The Royal Thai customs have seized 12.5 kilograms of rhino horn from South Africa in December, leading to the arrest of a key figure in Southeast Asia’s illicit wildlife trade.
With the help of Elephant Action League (EAL), a non-profit organization based in US that investigates wildlife crime, Royal Thai authorities managed to arrest wildlife traffickers from the Bach Family Syndicate in Thailand.
Through the seizure last month, Royal Thai Customs arrested a Chinese mule and a Thai national. Following the arrest, EAL’s intelligence team identified a connection between this shipment to the Bach Family trafficking network. The co-operation between EAL and the Royal Thai Police resulted in the arrest of Bach Van Hoa.
According to a press statement, “the Bach Family is a major trafficking syndicate led by two brothers and with operations in Thailand, Laos and Vietnam.”
EAL’s director, Andrea Crosta, indicated in the press statement that he “believes that this specific ring of traffickers that we took down is behind the smuggling of at least 56.5 kg of rhino horn from South Africa in the past four months.”
The statement also indicated that the “total value of this raw rhino horn on the wholesale black market in China is at least USD 2 million (before being processed, carved, or ground).”
This was the second high-profile arrest in Thailand in less than a week. On 11 December 2017, the wanted kingpin Kampanart Chaiyamart, belonging to one of the most significant wildlife syndicates in South East Asia, was arrested not far from Bangkok.
The value of rhino horn in Southeast Asian culture
Rhino horn is arguably one of the most prized possessions in Asian culture, especially for medicinal purposes. The horn is composed of matted hair and fibrous keratin, the same substance found in fingernails, human hair and lizard scales.
It has been used for centuries in Chinese medicine, where it is usually ground into powder and often mixed with hot water to treat a variety of maladies including rheumatism, gout, and fever amongst others. In recent years an upsurge in demand in the Southeast Asian has been linked to a rumor that rhino horn had miraculously cured a Vietnamese politician who was suffering from terminal liver cancer.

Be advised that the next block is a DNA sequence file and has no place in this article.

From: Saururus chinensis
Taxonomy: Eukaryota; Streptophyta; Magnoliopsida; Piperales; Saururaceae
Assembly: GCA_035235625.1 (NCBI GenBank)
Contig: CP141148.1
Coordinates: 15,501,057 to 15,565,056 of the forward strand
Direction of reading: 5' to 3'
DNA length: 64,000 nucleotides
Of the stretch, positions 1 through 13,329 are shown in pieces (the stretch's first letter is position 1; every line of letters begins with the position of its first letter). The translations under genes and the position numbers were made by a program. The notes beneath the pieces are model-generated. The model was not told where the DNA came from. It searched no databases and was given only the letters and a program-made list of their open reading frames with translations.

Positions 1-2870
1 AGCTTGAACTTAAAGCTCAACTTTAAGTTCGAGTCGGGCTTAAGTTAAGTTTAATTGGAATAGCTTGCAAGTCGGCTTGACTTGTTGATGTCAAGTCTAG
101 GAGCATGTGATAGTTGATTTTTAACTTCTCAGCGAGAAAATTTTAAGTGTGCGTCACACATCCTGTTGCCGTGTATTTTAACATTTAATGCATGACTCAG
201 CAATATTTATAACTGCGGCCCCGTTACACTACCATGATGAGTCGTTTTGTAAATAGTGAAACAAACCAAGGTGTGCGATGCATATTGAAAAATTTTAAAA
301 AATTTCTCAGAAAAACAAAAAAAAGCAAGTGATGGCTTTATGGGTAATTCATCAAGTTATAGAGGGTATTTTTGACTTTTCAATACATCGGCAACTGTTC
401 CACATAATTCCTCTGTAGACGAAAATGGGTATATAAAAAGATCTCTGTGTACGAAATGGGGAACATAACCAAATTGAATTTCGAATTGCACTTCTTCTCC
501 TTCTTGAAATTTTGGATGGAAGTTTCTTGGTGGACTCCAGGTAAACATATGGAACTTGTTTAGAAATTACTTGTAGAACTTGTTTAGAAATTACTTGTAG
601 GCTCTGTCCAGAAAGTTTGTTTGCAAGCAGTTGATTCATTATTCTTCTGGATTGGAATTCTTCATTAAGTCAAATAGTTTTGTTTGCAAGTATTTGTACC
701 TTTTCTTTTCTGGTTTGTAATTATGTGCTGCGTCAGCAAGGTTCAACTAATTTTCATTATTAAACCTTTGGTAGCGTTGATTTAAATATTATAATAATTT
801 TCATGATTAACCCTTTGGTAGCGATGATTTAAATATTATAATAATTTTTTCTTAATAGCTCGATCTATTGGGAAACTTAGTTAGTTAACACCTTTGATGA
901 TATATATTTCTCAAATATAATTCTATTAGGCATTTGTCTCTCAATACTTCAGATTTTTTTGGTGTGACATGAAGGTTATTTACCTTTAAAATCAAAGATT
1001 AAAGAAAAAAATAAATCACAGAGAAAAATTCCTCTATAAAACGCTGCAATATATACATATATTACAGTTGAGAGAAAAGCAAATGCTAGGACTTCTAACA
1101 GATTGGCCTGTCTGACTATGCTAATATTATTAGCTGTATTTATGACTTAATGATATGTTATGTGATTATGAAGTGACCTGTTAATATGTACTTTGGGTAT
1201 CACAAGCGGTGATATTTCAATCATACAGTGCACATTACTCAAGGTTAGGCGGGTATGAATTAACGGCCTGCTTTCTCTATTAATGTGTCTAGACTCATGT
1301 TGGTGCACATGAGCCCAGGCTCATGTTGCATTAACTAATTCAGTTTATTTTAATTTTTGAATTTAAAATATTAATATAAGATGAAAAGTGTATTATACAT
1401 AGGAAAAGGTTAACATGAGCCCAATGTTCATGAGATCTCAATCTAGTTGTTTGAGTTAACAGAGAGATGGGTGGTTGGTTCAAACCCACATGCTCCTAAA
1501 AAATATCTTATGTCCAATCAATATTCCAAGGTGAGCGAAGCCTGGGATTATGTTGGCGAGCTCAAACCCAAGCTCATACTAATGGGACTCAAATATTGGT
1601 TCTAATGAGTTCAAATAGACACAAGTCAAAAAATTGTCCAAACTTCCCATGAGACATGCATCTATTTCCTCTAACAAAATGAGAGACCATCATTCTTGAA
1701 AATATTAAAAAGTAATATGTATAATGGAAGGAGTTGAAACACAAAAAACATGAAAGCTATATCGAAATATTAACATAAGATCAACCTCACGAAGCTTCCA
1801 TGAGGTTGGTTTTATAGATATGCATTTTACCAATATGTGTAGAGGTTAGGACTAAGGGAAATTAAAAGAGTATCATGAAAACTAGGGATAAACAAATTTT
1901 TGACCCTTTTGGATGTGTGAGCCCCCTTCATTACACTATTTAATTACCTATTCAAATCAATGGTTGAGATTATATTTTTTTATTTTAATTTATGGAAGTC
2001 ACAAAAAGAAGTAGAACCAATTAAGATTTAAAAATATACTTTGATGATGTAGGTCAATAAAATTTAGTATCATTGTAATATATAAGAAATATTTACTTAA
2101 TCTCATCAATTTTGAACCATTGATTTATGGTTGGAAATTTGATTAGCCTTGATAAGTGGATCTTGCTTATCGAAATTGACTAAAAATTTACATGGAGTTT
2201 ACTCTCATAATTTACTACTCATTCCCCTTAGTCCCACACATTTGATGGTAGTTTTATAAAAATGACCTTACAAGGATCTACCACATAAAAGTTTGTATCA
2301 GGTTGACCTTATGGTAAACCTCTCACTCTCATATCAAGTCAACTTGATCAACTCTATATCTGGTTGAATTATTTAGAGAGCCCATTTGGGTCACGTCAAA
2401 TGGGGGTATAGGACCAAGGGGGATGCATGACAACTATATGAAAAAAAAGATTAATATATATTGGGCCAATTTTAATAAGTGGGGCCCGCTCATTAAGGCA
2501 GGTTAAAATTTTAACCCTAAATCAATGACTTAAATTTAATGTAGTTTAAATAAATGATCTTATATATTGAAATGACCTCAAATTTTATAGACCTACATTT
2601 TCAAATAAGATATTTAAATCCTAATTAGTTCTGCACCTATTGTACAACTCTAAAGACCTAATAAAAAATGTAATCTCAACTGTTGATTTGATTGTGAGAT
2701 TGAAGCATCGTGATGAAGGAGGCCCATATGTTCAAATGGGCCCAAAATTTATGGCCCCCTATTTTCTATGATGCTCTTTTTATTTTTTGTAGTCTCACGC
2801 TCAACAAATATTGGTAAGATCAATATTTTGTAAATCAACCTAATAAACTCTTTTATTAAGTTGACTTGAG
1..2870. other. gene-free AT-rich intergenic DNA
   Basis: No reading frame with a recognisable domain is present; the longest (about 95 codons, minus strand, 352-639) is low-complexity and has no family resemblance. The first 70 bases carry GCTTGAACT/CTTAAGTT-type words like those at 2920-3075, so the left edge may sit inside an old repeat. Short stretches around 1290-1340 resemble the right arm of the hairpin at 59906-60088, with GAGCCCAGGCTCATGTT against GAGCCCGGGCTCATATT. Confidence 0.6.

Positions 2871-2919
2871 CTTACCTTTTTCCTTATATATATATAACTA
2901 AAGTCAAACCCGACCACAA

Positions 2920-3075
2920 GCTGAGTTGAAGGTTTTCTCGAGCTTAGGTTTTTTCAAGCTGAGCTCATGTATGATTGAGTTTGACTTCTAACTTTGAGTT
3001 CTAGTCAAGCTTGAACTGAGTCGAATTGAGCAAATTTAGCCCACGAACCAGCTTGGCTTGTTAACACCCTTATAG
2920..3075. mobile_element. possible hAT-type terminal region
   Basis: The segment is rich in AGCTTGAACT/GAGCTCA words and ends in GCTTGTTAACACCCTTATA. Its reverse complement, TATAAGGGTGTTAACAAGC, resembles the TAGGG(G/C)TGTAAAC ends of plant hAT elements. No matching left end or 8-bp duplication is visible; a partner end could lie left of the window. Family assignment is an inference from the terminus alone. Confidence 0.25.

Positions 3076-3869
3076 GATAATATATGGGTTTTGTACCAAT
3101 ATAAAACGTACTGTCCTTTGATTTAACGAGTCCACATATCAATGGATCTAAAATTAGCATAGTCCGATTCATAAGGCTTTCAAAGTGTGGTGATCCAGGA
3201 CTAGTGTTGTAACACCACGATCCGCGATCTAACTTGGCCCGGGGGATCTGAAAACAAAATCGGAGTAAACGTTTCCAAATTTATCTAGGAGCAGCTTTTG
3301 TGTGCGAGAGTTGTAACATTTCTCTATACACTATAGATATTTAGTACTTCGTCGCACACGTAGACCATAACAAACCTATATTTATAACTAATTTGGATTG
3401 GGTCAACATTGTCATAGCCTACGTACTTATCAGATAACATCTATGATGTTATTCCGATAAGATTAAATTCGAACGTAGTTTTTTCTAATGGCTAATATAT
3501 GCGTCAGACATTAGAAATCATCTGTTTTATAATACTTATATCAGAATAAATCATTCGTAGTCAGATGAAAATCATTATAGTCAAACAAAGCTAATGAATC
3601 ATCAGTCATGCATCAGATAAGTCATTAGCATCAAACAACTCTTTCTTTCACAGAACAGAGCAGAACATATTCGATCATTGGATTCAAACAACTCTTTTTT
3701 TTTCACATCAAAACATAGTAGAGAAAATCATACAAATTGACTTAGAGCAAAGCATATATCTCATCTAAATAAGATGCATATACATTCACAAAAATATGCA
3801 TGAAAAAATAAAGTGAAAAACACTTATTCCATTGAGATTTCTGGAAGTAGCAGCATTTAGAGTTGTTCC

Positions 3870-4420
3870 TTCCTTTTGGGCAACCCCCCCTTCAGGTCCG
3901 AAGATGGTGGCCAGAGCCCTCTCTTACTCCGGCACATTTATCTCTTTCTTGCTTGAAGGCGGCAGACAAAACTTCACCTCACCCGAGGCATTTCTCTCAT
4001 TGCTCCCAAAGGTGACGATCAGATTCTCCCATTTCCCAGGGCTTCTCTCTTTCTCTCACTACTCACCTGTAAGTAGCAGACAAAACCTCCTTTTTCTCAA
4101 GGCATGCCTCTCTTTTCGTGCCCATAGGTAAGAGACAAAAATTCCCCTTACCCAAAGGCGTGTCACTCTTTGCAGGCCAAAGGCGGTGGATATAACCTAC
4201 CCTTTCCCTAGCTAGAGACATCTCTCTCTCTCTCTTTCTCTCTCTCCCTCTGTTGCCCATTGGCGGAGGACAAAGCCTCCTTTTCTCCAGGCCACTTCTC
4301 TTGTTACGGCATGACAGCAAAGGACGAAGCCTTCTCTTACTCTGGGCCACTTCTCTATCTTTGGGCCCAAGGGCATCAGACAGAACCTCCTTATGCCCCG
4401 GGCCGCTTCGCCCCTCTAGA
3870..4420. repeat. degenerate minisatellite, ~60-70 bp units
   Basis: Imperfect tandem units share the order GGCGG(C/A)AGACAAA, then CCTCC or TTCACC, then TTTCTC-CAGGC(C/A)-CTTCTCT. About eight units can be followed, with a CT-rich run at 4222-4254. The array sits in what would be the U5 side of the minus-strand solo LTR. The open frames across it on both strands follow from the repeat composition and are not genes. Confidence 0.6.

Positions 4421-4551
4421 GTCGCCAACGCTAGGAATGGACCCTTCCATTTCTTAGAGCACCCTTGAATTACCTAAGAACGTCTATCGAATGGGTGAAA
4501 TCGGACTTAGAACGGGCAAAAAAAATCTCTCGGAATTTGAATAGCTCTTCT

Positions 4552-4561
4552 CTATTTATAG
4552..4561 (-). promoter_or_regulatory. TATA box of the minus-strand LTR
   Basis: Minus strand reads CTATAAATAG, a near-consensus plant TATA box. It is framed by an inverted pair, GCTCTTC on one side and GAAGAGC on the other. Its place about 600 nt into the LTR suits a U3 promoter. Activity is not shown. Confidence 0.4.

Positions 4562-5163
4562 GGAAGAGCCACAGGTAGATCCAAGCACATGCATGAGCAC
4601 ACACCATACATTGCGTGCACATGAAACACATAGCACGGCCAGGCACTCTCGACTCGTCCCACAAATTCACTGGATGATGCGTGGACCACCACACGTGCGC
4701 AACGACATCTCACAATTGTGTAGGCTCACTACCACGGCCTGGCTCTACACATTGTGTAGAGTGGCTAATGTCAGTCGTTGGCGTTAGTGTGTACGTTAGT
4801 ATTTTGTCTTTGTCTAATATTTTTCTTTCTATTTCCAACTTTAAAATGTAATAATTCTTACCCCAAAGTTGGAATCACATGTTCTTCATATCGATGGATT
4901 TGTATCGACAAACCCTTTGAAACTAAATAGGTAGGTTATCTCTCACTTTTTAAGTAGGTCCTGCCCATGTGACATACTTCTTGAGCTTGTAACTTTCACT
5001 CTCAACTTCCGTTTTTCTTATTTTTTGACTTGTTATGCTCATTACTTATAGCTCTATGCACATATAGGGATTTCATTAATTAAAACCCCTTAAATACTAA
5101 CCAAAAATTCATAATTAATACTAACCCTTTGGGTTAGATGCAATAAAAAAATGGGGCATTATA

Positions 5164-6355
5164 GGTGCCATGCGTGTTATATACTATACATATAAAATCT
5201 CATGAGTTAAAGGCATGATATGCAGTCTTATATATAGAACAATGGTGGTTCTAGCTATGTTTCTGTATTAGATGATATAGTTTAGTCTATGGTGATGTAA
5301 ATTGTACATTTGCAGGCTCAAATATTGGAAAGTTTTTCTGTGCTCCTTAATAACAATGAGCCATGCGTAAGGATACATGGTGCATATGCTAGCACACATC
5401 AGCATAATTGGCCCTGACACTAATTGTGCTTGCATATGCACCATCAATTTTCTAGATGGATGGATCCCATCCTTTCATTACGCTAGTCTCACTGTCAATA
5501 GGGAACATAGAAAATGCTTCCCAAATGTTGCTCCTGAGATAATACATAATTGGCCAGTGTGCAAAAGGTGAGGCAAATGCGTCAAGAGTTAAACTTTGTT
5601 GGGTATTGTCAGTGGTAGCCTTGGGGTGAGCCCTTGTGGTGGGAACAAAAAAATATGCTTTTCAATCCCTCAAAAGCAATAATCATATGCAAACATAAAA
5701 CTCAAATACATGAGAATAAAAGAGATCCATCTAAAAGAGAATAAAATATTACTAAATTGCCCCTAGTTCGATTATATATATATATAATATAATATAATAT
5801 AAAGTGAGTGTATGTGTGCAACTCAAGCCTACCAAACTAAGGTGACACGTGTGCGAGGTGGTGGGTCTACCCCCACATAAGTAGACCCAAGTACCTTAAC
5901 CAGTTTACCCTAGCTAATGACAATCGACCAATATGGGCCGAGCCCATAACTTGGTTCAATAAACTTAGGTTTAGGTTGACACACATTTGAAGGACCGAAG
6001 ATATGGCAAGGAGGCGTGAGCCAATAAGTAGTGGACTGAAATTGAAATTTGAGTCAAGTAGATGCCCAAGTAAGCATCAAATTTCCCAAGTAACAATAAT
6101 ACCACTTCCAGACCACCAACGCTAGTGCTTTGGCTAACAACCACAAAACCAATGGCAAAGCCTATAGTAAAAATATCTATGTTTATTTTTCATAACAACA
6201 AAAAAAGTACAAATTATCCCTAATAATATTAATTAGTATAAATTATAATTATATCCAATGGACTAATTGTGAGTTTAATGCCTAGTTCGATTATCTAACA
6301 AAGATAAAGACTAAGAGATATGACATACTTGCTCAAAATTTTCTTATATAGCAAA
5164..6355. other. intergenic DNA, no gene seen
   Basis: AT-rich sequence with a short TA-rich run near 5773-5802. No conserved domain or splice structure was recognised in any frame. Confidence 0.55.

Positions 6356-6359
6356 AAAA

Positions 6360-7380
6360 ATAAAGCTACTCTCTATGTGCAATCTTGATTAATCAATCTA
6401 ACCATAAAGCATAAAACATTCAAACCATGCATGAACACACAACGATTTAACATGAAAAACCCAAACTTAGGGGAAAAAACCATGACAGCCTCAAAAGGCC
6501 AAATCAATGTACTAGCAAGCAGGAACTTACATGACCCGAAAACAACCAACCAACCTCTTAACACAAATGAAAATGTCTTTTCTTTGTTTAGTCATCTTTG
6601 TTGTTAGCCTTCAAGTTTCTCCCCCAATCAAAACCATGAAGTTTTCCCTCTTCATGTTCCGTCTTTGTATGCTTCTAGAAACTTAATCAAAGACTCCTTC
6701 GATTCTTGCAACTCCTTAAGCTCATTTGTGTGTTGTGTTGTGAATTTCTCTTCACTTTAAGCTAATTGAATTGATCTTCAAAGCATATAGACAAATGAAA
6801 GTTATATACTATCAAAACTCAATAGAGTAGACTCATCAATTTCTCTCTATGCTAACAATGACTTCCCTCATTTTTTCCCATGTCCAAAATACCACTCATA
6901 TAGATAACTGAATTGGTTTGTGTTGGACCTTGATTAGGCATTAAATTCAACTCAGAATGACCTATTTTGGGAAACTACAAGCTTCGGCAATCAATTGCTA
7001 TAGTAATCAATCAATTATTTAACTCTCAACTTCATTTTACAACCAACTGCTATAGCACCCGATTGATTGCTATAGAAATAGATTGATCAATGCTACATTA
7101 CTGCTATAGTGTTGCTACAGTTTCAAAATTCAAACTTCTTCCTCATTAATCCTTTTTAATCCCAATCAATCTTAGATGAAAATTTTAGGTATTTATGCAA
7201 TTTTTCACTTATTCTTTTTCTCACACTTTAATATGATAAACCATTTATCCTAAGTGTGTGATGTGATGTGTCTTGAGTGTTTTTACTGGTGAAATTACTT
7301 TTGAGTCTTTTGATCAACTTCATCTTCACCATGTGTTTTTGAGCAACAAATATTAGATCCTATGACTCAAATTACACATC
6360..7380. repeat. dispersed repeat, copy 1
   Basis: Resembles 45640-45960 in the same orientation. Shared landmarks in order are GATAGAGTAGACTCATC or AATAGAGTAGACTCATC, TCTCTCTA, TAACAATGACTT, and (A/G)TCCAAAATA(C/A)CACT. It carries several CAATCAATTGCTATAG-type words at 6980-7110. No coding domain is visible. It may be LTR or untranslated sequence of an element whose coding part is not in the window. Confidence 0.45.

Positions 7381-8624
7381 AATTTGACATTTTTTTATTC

The 48-hour timeline of poached rhino horn from South Africa to Southeast Asia. Source: World of Animals.
Despite having only one fifteenth of China's population, Vietnam is now believed to be an even larger market for rhino horn compared to China. Rhino horn, once seen as a treatment only for royalty, is being swallowed by a small segment of the Vietnamese population who can afford prices of about 65,000 dollars a kilogram, conservation groups say.
Vietnam's surging demand is currently threatening to wipe out the world's remaining rhinoceros populations, which recovered from the brink of extinction after the 1970s thanks to conservation campaigns. Although China’s history with rhino horn obsession dates further, international wildlife experts now say Vietnam's recent craving intensity, is putting unprecedented pressure on the world's estimated 20,000 or lesser remaining animals, mainly in South Africa.
Other cases in Southeast Asia
Earlier in 2017, Malaysia had seized 18 rhino horns, weighing 51.45 kg that had arrived at Kuala Lumpur International Airport (KLIA) on 7th April, on a flight from Mozambique and transited in Doha.
Acting on intelligence, Customs officers conducted a search at the airport’s Free Trade Zone’s cargo warehouse and found the horns in a small crate within a cardboard carton that was falsely declared as artwork.
The case is a violation under at least two laws in Malaysia - the International Trade in Endangered Species Act (2008), which is the country’s implementing legislation under the Convention on International Trade in Endangered Wild Fauna and Flora (CITES). Rhino horn trafficking is also a violation of Malaysia’s Customs Act (Prohibition of Imports) 2012.
In this photo taken on March 14, 2017 shows smuggled rhino horns in a suitcase after they were seized at a customs office in Hanoi, Vietnam. (AFP Photo/STR)
In August, a Vietnamese man was detained by the authorities at Singapore’s Changi Airport after eight pieces of rhino horn were seized from his luggage.
According to Andrea, “The work is far from over as EAL and our partners will be working to fully disrupt these trafficking networks for many months – maybe even years.”
The report continued to state that “these arrests and operations should have a ripple effect back to Africa and Indonesia, from where these wildlife criminal networks get their products, including rhino horn, ivory, pangolins and live animals like orangutans.”